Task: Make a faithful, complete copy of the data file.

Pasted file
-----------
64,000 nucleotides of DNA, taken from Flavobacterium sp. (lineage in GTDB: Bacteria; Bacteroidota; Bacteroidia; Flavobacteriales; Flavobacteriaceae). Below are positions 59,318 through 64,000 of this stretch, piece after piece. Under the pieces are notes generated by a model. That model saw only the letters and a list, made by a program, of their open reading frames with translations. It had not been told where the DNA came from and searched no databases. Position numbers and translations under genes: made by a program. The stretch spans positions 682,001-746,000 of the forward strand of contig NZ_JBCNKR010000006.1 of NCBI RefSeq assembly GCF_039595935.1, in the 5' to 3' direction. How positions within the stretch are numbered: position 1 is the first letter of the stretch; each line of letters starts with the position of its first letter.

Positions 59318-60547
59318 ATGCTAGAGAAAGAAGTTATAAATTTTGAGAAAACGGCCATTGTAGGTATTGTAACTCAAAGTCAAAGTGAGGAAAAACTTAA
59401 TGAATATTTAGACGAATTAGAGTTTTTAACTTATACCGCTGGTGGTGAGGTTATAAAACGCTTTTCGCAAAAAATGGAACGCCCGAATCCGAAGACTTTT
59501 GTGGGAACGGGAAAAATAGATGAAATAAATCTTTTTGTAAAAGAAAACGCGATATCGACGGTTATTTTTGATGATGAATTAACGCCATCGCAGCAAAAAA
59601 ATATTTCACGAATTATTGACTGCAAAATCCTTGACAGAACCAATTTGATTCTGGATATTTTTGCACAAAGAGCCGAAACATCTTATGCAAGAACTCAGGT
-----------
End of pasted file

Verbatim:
64,000 nucleotides of DNA, taken from Flavobacterium sp. (lineage in GTDB: Bacteria; Bacteroidota; Bacteroidia; Flavobacteriales; Flavobacteriaceae). Below are positions 59,318 through 64,000 of this stretch, piece after piece. Under the pieces are notes generated by a model. That model saw only the letters and a list, made by a program, of their open reading frames with translations. It had not been told where the DNA came from and searched no databases. Position numbers and translations under genes: made by a program. The stretch spans positions 682,001-746,000 of the forward strand of contig NZ_JBCNKR010000006.1 of NCBI RefSeq assembly GCF_039595935.1, in the 5' to 3' direction. How positions within the stretch are numbered: position 1 is the first letter of the stretch; each line of letters starts with the position of its first letter.

Positions 59318-60547
59318 ATGCTAGAGAAAGAAGTTATAAATTTTGAGAAAACGGCCATTGTAGGTATTGTAACTCAAAGTCAAAGTGAGGAAAAACTTAA
59401 TGAATATTTAGACGAATTAGAGTTTTTAACTTATACCGCTGGTGGTGAGGTTATAAAACGCTTTTCGCAAAAAATGGAACGCCCGAATCCGAAGACTTTT
59501 GTGGGAACGGGAAAAATAGATGAAATAAATCTTTTTGTAAAAGAAAACGCGATATCGACGGTTATTTTTGATGATGAATTAACGCCATCGCAGCAAAAAA
59601 ATATTTCACGAATTATTGACTGCAAAATCCTTGACAGAACCAATTTGATTCTGGATATTTTTGCACAAAGAGCCGAAACATCTTATGCAAGAACTCAGGT